|Soccer Balls To Iraq|
Many groups send toys to cheer children in war zones, but a recent collection was sent for a more serious reason. It seems insurgents have been giving kids toy guns so U.S. soldiers might mistake them for real. These donations are meant to do more than spread good will; as Kim Riemland reports, they could literally save lives.
The plains of rural Iowa may be a long way from Iraq, but the heartbreak of war found its way to Janet Wakehouse via e-mail.
Janet Wakehouse: “It just brought tears to me eyes.”
The report from her son-in-law Tylor – a Marine serving in Fallujah – still gives her chills today.
Janet Wakehouse/Member, Turin United Methodist Church: (reading) “Intelligence has informed us that Al Qaeda is handing out realistic toy weapons to the children of Fallujah in hopes that a U.S. service member might mistakenly shoot an Iraqi child.”
She and other members of her United Methodist church collected toys – teddy bears and Barbie dolls, crayons and notebooks – to send to soldiers so they could trade new toys for the toy guns: a way a small church could make a big difference.
The Rev. Arley Ellingson/Pastor, Turin United Methodist: “It was certainly something that is going to meet the needs of a lot of children over there, and save a lot of children over there.”
Janet Wakehouse/Member, Turin United Methodist Church: “We had no idea how many boxes we would actually have. And it ended up being twenty-eight.”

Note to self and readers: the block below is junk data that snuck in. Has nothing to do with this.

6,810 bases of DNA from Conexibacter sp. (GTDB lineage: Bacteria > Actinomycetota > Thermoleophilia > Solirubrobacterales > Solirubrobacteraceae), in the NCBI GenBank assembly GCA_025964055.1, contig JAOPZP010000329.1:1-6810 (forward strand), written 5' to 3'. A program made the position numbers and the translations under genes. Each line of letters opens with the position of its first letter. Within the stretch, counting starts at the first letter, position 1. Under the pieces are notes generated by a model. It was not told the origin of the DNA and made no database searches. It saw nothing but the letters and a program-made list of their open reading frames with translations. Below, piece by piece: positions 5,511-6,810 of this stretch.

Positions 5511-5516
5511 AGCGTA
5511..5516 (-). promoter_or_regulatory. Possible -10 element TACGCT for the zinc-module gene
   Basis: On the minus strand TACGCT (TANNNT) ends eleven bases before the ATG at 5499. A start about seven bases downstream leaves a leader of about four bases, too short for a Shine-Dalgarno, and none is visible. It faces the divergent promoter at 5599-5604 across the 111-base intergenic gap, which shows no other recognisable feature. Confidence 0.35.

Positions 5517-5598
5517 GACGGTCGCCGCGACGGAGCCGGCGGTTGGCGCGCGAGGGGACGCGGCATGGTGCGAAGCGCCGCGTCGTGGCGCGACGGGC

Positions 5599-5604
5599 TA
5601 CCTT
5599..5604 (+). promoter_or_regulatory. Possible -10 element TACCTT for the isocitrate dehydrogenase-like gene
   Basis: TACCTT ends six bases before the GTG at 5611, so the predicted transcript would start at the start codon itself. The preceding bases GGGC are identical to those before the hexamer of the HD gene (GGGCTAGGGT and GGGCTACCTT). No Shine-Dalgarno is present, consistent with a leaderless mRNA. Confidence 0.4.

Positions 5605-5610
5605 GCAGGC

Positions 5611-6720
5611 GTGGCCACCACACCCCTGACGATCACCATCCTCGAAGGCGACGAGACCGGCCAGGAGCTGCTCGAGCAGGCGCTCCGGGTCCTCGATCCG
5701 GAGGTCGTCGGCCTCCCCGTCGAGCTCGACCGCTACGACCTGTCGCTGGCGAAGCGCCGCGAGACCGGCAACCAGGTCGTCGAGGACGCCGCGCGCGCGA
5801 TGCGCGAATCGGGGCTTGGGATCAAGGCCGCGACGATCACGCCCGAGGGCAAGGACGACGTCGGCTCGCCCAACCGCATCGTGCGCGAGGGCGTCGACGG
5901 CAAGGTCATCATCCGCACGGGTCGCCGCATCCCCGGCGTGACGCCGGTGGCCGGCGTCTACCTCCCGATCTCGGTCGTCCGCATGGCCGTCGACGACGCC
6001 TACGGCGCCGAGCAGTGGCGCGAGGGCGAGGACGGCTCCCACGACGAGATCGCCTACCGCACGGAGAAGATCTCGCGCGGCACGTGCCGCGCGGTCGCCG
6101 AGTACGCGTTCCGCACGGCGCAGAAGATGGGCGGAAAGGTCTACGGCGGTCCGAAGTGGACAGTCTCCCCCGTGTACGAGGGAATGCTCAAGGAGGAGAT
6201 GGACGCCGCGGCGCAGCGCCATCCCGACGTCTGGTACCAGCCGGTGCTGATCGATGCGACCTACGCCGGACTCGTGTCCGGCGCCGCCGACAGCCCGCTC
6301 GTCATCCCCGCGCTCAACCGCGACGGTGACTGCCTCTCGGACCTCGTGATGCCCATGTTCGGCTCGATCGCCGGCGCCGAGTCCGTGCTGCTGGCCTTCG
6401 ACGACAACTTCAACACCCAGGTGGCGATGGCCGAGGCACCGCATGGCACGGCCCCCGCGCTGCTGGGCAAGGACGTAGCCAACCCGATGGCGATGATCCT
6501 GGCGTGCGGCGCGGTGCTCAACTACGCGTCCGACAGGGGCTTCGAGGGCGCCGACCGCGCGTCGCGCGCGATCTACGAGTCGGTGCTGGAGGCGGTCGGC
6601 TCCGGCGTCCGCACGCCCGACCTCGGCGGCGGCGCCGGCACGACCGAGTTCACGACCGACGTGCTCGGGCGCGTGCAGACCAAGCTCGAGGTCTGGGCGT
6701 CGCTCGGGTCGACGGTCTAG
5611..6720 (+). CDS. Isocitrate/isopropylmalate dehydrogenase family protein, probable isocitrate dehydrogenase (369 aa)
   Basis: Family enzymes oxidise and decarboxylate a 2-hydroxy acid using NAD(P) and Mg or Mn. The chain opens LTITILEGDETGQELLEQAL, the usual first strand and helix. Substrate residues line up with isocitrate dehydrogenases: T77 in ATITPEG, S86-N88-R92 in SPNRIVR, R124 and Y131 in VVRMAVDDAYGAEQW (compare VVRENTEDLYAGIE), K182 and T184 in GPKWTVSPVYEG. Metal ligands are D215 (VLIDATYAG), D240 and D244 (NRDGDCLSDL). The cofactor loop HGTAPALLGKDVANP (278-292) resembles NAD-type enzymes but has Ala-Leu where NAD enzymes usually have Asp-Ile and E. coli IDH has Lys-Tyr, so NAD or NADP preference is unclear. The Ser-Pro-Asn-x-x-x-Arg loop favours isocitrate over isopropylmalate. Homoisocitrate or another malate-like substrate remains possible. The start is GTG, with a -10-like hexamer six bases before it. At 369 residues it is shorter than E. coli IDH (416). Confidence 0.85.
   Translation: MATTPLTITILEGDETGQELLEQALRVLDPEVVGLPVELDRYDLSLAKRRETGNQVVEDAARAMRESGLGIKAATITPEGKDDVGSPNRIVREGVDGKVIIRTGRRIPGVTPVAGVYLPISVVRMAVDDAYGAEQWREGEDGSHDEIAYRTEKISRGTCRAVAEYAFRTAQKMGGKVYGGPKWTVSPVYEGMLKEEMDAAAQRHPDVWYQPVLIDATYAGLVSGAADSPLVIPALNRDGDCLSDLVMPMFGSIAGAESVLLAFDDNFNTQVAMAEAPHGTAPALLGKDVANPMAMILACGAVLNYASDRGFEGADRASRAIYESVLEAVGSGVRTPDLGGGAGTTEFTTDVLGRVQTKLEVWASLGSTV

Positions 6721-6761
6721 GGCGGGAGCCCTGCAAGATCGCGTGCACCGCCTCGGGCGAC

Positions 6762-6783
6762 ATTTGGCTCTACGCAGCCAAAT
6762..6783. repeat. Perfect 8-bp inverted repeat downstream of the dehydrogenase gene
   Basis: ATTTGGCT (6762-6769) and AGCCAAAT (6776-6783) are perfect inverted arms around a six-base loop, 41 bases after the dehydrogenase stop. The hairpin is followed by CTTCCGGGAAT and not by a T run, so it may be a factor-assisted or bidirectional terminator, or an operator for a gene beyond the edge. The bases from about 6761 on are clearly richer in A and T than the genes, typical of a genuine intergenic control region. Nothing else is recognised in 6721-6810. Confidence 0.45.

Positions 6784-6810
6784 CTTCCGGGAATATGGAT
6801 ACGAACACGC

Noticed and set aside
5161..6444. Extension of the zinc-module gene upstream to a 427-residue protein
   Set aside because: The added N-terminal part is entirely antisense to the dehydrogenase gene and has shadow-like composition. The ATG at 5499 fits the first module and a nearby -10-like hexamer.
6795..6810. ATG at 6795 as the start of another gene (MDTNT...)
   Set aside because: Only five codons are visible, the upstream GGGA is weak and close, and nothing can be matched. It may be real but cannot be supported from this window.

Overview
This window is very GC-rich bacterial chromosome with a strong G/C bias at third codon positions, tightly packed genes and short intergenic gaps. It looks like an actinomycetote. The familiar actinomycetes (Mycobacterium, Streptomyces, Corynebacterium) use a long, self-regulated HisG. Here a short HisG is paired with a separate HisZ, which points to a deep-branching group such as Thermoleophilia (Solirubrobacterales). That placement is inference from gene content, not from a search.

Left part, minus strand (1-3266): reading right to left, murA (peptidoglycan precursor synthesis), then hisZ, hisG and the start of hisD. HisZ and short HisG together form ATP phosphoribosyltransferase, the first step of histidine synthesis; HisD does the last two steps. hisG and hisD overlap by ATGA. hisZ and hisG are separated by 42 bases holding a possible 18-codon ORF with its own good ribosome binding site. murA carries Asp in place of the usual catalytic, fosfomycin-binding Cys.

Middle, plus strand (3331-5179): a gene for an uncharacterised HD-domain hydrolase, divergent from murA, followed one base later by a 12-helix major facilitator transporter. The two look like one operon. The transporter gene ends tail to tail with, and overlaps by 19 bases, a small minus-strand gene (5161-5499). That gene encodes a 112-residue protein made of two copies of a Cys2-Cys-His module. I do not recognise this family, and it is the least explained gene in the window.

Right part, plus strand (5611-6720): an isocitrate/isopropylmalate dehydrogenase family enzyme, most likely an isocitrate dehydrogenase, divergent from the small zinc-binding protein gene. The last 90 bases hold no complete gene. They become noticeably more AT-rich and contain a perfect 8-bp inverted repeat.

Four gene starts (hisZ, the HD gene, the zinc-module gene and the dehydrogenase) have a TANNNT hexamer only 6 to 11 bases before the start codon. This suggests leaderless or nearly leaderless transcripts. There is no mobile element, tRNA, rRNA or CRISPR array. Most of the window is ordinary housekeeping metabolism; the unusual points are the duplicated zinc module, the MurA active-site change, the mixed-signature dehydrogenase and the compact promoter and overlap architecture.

Weeks later, the same e-mail account that brought such sad news of Iraqi children being used as bait, delivered pictures of children who’ve remembered how to smile.
Janet Wakehouse/Member, Turin United Methodist Church: “We did it to make the children happy, to help them to forget some of the terrible things that happened to them in their lives.”
When word of this project spread, one man donated 1,500 soccer balls. Cash donations for more shipments flowed in. And so did more photos of how something as simple as a soccer ball could save lives.
The Rev. Arley Ellingson/Pastor, Turin United Methodist Church: “The toys are keeping them safer, I believe. Keeping them out of harm’s way in a very positive fashion. Something within you, God says to you, ‘You need to do something about this.’ It makes me feel good that I can do something.”
Staff Sgt. Tylor Belshe is due to be home soon from his tour of duty.
The church is now helping a nearby Boys Club in Iowa with their toy drive for Iraqi children. To contact the church, call 712-423-1115.